Another minor detail: I kept seeing Leonardo DiCaprio and Kate Winslet instead of Frank and April Wheeler… But still, I’m glad to have seen it: I enjoyed it much, much more than, in example, the adaptations of Atonement and Enduring Love (other books I really like). Although ‘enjoy’ might not be the right word for a story like Revolutionary Road…

Well, I’ve only got another 100 pages left of In Cold Blood, so coming week I hope to start in The Old Capital, by Yasunari Kawabata for my Japanese Literature Book Group. I’m embarrassed to say I had never heard of this Nobel Prize winner before, but since I know we’re going to read his book I have heard other novelists mention him as an example for their own writings. So, I’ll talk to you next week in The Sunday Salon!

The Sunday Salon is a virtual gathering of booklovers on the web, where they blog about bookish things of the past week, visit each others weblogs, oh — and read ;)

Wat een mazzel! Bij het maken van de woensdagse Mexicaanse maaltijd (met natuurlijk knof en ui in de salsa picante en avocadomousse), kwam ik erachter dat ons voorraadje peterselie op was. En wát zat er in de nieuwe groententas..? Phew, dat scheelt weer knoflookwalm ;)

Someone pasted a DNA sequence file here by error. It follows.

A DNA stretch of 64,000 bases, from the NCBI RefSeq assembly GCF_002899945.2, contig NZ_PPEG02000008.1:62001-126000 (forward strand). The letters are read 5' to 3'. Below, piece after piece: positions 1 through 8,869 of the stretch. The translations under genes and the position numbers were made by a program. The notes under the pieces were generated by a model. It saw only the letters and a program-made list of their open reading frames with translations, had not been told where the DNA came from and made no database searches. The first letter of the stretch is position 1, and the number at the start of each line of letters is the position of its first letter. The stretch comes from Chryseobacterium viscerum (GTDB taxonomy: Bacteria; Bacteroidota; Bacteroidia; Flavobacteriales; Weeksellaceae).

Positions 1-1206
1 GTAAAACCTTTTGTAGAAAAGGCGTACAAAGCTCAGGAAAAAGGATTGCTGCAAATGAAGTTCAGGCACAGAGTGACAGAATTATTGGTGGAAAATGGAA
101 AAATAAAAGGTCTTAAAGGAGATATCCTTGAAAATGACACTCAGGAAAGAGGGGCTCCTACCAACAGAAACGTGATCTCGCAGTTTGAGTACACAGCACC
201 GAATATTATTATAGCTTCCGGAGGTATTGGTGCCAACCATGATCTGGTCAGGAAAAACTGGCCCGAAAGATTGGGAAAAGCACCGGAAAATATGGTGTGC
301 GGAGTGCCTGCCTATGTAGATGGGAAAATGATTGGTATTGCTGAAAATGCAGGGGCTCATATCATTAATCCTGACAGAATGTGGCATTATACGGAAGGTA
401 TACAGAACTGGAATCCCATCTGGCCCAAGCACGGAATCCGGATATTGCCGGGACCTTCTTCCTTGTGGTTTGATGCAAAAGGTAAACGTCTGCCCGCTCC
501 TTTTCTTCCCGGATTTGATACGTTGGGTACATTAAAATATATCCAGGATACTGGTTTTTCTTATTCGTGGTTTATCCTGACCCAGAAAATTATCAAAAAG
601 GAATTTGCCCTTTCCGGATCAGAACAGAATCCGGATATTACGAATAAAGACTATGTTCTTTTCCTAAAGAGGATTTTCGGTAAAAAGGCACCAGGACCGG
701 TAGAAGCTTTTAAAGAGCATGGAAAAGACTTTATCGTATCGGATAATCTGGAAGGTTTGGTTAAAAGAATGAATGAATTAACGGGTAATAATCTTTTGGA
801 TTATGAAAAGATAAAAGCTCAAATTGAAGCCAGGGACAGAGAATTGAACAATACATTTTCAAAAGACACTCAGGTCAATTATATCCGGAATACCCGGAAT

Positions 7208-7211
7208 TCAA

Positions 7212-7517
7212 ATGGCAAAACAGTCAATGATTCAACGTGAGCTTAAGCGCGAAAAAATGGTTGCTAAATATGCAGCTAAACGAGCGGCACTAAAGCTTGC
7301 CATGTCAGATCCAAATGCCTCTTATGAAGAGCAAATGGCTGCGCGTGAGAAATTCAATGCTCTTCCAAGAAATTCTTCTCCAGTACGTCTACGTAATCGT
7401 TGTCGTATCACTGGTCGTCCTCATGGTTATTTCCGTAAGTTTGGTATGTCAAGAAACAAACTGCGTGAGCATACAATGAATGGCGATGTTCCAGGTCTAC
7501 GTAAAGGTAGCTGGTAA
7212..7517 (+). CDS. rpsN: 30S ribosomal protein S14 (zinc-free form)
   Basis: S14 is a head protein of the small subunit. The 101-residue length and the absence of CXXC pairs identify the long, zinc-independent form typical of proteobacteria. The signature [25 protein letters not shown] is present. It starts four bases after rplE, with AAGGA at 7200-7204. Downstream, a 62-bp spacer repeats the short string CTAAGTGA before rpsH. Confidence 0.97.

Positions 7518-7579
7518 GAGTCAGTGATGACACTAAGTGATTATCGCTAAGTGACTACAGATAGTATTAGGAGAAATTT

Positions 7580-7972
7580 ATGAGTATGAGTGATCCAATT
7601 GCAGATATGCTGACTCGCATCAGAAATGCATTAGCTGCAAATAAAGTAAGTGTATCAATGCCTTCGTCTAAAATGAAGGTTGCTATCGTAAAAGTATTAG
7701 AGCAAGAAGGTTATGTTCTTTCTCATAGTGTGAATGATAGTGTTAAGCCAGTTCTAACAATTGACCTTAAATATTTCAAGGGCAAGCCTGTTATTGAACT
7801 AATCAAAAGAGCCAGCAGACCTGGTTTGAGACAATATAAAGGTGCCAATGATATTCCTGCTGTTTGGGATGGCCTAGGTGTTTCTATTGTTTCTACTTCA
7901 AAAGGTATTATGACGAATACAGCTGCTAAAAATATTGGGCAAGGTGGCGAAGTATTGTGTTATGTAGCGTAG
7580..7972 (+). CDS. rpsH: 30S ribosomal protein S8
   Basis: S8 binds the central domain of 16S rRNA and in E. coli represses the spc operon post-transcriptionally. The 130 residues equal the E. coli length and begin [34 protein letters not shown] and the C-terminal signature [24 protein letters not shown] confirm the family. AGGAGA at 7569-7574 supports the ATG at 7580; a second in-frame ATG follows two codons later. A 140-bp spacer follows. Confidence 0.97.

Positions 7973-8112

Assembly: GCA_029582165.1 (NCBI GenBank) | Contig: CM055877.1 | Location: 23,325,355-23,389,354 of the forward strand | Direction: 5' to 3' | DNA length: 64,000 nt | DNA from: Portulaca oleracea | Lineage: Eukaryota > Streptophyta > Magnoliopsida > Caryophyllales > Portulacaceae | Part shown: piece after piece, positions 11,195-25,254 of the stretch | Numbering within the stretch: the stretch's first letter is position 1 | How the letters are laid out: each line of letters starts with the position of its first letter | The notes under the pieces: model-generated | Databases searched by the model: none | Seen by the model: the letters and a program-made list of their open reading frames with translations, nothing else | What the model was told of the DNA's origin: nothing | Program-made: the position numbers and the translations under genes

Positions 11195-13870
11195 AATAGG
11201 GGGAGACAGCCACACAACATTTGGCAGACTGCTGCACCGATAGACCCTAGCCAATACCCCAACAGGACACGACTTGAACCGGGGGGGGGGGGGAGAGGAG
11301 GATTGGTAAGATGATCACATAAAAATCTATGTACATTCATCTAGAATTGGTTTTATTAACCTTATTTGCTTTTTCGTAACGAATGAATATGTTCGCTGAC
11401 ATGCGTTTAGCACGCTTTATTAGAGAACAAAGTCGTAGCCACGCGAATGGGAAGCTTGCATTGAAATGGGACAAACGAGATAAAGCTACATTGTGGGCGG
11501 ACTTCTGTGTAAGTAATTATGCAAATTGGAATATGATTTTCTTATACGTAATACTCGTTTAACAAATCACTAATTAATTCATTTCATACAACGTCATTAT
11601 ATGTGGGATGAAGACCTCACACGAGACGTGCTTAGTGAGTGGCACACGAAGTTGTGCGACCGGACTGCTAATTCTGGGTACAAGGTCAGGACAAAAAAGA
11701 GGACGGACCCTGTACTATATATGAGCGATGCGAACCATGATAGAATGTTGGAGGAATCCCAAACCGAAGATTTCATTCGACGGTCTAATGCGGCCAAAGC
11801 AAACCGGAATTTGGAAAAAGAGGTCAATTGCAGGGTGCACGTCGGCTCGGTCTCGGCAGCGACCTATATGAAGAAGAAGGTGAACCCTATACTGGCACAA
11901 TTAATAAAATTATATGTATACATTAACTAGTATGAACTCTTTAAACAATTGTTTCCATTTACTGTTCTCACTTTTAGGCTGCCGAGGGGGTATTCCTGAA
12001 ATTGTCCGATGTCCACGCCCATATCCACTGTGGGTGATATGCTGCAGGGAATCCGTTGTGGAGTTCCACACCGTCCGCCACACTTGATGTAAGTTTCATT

Aardvlo veggiebag week 45En ook met de stoofpeertjes zijn we superblij — misschien maak ik daar wel een toetje van voor het loekavondje van a.s. zaterdag: Revolutionary Road staat op het programma, nadat het boek van Richard Yates vorige maand is gelezen door de boekgrrls. Het boek van november is In Cold Blood van Truman Capote, dus zit er nóg zo’n avondje in het verschiet :) Maar ik dwaal af…

De tas van deze week:

  • stoofpeertjes
  • platte peterselie
  • prei
  • bospeen
  • winterpostelein
  • groene kool

Wie weet een lekker — niet te ingewikkeld — dessert met stoofpeertjes??

The Sunday Salon is a virtual gathering of booklovers on the web, where they blog about bookish things of the past week, visit each others weblogs, oh — and read ;)